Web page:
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I'd like to start off this newsletter by apologizing for skipping last month. The holiday's got extra crazy and yeah, I'm really using that as my excuse. I still found the time to roll out a lot of exciting stuff with more on the way.
HRConvert2 - Nothing new to report.
HRCloud2 - In December I released a new repo full of browser games that I converted to work with the HRCloud2 App Launcher. That repo can be found on the official HRCloud2 Game Pack Github repo. I also created a backupCore for HRCloud2 that does exactly what you'd expect it to do. Adding this feature enables admin controlled backups and allows for a $BackupLoc variable to be set in config.php. I did my best to make the system forgiving and backwards compatible but some admins may want to manually add the latest variables to their config.php just to be safe. The system also contains a script that can be dropped into a cron folder for automatic backups and a security mechanism for identifying when it's run from a GUI, command line, or cron. There's also a mechanism to ensure that the user attempting a backup is an administrator. The cron script isn't perfect yet so I recommend holding off on using it unless you're willing to help me debug it (which I would appreciate).
HRScan2 - Nothing new to report
Atoner - Minor creative work. Nothing worth talking about.
HonestRepair Network - Renewed our ISP contract. On paper our network increased in speed nearly 600%, but real world performance wasn't quite that much. In addition to increased speed through our ISP, I also managed to further optimize the websites front-end. Most requests should now come in under 310kb with 8 or 9 requests all handled by HonestRepair servers. No CDN's or external resources are used. I also upgraded our WordPress installation to 5.0.2 from 4.9.8 hoping to skip some headache associated with a major update but that wasn't the case. I'm sure the WordPress guys will sort it out, but if you're still on the fence I'd give them another couple of weeks. Lastly I've loaned one of HonestRepair's servers to the local hackintosh community so they can hopefully work out some hardware/firmware bugs they've been working on. That machine should be back by next month, but there's no reason it couldn't be spared for longer if needed. I'm proud and confident enough to call our services straight-up fast.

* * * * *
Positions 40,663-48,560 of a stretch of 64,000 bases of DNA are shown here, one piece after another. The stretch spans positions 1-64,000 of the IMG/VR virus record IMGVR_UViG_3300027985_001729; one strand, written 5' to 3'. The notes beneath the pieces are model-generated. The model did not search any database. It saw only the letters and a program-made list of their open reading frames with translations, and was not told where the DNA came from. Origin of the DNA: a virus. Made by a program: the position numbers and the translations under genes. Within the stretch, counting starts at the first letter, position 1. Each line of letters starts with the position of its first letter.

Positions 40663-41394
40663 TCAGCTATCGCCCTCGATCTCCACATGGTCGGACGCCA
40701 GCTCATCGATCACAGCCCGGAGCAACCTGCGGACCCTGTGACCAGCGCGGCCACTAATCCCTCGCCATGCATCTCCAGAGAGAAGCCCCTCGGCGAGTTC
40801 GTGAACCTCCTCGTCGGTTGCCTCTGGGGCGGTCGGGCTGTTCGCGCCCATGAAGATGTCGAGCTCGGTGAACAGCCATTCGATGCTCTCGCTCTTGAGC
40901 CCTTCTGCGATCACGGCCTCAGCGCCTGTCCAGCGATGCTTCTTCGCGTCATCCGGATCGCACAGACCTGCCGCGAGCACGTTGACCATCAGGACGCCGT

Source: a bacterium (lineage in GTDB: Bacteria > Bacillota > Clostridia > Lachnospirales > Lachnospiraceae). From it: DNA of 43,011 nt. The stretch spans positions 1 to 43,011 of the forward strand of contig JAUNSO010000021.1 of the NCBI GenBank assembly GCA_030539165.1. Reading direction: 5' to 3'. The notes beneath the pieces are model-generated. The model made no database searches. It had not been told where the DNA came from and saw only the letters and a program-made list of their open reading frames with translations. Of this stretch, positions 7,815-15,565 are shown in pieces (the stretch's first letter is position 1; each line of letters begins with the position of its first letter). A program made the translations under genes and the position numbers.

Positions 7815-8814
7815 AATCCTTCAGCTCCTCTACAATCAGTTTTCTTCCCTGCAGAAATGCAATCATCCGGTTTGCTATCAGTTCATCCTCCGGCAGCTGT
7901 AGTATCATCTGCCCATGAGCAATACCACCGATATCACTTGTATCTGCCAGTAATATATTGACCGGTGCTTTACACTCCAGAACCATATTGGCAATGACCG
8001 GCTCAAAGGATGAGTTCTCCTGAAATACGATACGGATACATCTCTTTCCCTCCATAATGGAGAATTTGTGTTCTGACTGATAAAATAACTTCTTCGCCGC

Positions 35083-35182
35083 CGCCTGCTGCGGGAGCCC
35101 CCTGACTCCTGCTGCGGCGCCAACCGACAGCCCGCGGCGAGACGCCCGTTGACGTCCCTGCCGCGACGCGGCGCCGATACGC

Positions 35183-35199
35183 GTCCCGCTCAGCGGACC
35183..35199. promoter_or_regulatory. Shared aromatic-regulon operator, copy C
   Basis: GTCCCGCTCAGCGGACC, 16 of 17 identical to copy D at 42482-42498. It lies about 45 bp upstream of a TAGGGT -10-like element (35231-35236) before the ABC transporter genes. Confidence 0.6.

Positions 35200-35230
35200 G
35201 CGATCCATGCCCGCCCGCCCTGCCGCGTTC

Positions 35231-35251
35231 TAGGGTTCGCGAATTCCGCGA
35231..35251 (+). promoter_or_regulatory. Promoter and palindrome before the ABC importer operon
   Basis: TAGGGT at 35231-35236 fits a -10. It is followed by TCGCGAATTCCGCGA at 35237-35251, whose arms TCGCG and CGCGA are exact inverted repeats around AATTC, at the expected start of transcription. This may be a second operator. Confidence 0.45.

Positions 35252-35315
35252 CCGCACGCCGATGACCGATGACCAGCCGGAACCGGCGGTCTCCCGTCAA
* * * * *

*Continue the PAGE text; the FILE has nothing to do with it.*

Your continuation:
In The News
Usually I'd write a little blurb for some of the headlines that caught my eye between Newsletters, but since so much has happened in the 2 months since I've done one of these I'm going to skip the news. Instead I'll link to a recent statement made by HonestRepair in regards to some recent developments with some of our dependent packages. Click here to read the "Statement on 7z encryption bug & PHP-Pear Supply Chain attack." And with that I'll segway straight into this month's feature piece! Please read the entire thing before passing judgment on the title. I tried to make it interesting but I think some of my colleagues were put off initially by the click-bait-y title. Sorry for that in advance.
Why Does IT Suck With Computers?
I'm pretty sure everyone has had an experience with tech support where they called into question, either verbally or mentally, the qualifications of the person on the other end of the line. Its even more frustrating when that person is struggling through the same problems you were struggling through, and seems to know little about the problem or how to even begin to fix it.
The truth is, your IT guy doesn't have all the answers in his head already. He has to understand the problem and develop a solution. Technology is as powerful as it is today by compounding the knowledge of thousands of programmers over decades of development. This knowledge combines on our technology to create an ecosystem. In order to diagnose problems in this ecosystem, one must understand what makes it tick.
Your IT guy knows these ecosystems. He knows how the different components react with one another. He knows what components require other components. He knows what components conflict with each other. But no two ecosystems are alike, and it takes your IT guy time to build a representative model of that ecosystem in his mind. You don't pay your IT guy for fixing your problems. You pay him for knowing how to fix your problems. If you were paying him for simple action without knowledge you wouldn't need an IT guy at all. Anyone could do it!
So What's Taking So Long?